‘Bisclavret’ phase 2 – The Audio Play

After a successful day of performances on 14th November at The Walker Art Gallery, The Liverpool Players decided to take their production of Marie de France’s Bisclavret one step further and put together an audio-only version of the play. After creating the music and sounds for the live show, I too had been thinking whether these existing resources could be reapplied somehow, so it was a perfect opportunity to try my hand at something new.

When I was younger I used to listen to many stories and theatrical adaptations on cassette tapes lent from our local library (or library lorry). One of their key draws for me was their clever use of sound to create an involving and immersive listening experience. Rather than simply being narrated, these stories were accompanied by effects and dialogue within their appropriate spaces – forests, houses or caves, all kinds of adventure would come to life through the audio alone. This rediscovery of a childhood pastime was doubly helpful considering that the live show had a younger audience in mind, so the audio play could follow suit.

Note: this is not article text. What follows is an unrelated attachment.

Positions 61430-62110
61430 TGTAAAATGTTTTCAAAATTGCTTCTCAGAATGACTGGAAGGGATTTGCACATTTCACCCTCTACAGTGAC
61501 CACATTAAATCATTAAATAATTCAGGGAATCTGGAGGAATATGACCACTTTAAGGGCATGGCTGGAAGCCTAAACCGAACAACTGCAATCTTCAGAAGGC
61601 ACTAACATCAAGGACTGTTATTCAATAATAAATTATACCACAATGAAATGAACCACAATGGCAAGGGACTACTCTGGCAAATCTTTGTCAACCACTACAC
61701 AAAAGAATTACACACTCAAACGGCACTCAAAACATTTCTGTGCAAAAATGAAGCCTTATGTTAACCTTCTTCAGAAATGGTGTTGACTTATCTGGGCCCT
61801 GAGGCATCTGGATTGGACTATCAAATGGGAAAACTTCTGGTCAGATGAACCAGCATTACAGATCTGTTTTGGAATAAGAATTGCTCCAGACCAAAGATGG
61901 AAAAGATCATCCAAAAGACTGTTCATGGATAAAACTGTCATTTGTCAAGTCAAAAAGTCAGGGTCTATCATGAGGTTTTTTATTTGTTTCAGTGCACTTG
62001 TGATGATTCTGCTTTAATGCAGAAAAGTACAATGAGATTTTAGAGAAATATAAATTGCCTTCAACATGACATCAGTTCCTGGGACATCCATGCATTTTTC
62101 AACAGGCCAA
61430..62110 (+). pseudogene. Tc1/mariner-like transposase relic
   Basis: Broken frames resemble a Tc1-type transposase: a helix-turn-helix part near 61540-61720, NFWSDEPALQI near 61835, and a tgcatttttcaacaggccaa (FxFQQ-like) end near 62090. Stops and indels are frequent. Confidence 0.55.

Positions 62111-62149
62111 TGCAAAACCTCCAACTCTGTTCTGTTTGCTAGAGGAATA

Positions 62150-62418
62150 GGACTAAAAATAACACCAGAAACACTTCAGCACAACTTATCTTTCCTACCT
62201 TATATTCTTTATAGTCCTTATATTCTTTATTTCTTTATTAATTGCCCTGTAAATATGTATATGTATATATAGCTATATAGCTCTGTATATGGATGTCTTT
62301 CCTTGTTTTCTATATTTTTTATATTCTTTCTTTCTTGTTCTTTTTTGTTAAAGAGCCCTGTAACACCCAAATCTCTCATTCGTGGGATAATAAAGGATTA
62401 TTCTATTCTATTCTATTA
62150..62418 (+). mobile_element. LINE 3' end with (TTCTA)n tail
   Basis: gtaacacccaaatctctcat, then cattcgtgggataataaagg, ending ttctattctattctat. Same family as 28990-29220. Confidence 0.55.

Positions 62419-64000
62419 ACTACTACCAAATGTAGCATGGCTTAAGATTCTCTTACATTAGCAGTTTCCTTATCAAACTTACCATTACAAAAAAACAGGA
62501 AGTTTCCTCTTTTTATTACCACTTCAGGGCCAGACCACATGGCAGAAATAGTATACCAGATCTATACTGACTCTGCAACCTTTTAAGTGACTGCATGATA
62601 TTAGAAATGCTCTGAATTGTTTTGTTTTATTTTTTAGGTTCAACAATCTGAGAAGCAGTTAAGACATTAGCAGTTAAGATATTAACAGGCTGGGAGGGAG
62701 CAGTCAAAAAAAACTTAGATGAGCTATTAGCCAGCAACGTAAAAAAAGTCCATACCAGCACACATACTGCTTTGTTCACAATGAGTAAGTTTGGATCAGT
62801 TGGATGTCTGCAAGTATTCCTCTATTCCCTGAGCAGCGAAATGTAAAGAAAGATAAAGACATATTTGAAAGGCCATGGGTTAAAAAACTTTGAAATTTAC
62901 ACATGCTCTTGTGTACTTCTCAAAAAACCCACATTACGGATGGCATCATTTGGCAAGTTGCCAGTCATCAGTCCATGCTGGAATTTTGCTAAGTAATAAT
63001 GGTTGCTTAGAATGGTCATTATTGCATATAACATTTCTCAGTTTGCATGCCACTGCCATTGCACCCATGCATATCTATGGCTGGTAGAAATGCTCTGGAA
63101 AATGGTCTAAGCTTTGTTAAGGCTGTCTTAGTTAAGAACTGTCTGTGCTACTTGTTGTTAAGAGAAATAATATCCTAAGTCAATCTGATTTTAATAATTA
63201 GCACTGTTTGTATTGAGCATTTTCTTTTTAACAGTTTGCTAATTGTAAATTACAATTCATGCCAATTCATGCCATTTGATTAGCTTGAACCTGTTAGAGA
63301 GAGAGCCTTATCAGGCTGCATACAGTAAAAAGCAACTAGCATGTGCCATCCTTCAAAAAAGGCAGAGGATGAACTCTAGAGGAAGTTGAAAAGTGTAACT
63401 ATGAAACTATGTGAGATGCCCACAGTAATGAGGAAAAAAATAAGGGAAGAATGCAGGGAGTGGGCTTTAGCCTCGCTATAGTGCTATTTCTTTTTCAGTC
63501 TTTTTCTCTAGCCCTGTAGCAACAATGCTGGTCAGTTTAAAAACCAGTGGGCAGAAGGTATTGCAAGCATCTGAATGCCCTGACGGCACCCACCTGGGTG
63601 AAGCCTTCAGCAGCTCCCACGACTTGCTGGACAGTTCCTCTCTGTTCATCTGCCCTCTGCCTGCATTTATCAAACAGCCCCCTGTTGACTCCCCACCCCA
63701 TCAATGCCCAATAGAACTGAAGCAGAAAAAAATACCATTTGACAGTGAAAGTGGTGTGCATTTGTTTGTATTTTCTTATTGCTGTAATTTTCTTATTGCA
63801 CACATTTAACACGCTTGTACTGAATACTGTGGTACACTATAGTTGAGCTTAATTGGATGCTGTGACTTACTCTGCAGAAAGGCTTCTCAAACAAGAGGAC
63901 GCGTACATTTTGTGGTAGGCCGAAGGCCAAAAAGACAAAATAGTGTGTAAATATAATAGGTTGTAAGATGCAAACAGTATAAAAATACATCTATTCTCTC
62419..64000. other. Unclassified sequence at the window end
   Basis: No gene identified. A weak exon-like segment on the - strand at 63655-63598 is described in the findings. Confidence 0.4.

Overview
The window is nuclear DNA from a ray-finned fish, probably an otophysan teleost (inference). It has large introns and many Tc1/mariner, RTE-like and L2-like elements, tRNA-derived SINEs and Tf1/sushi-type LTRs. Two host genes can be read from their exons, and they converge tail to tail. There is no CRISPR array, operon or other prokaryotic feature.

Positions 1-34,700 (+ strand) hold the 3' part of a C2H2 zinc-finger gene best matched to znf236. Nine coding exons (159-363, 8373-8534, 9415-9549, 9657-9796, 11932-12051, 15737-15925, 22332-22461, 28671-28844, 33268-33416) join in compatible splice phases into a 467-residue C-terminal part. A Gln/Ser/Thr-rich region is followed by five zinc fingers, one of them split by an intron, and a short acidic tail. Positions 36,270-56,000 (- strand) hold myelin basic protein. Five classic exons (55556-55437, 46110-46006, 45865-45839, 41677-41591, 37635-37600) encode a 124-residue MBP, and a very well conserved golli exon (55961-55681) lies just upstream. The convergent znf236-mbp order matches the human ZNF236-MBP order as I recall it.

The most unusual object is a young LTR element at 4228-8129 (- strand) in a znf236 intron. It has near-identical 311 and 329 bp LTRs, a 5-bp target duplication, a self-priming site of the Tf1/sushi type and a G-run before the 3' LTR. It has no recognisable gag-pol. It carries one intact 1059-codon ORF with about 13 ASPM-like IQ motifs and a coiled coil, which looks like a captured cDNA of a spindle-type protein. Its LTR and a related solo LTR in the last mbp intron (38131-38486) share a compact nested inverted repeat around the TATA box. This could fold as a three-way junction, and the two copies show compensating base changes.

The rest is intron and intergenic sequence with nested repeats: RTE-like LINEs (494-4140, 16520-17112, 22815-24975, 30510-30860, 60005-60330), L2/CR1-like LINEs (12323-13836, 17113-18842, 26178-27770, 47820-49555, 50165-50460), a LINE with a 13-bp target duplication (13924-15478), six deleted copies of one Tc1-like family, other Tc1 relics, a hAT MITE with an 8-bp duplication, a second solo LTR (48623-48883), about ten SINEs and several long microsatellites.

Although all the recording for the dialogue was completed in my studio, I did a lot of work with convolution reverb (like Cubase’s REVerence), which uses impulses responses recorded in real-world spaces to create lifelike recreations of natural reverb. I experimented with impulse responses from stone and wooden rooms of varying sizes to try and give an edge of authenticity to where these characters were supposed to be interacting. I also played with low reverb/high early reflections settings to produce an ‘outdoors’ sound for the forest scenes. All this, in conjunction with modest combinations of sound effects, was to create an overall ‘sound world’ for a play that had not been written with a purely auditory experience in mind. This was a first for me, and a very intriguing production to be involved with – props to Sarah Peverley whose idea it was in the first place.

How do you think it turned out?

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The performances took place in the Medieval and Renaissance area of the gallery, right in front of the magnificent ‘Triumph of Fortitude’ tapestry – originally woven around 1525.

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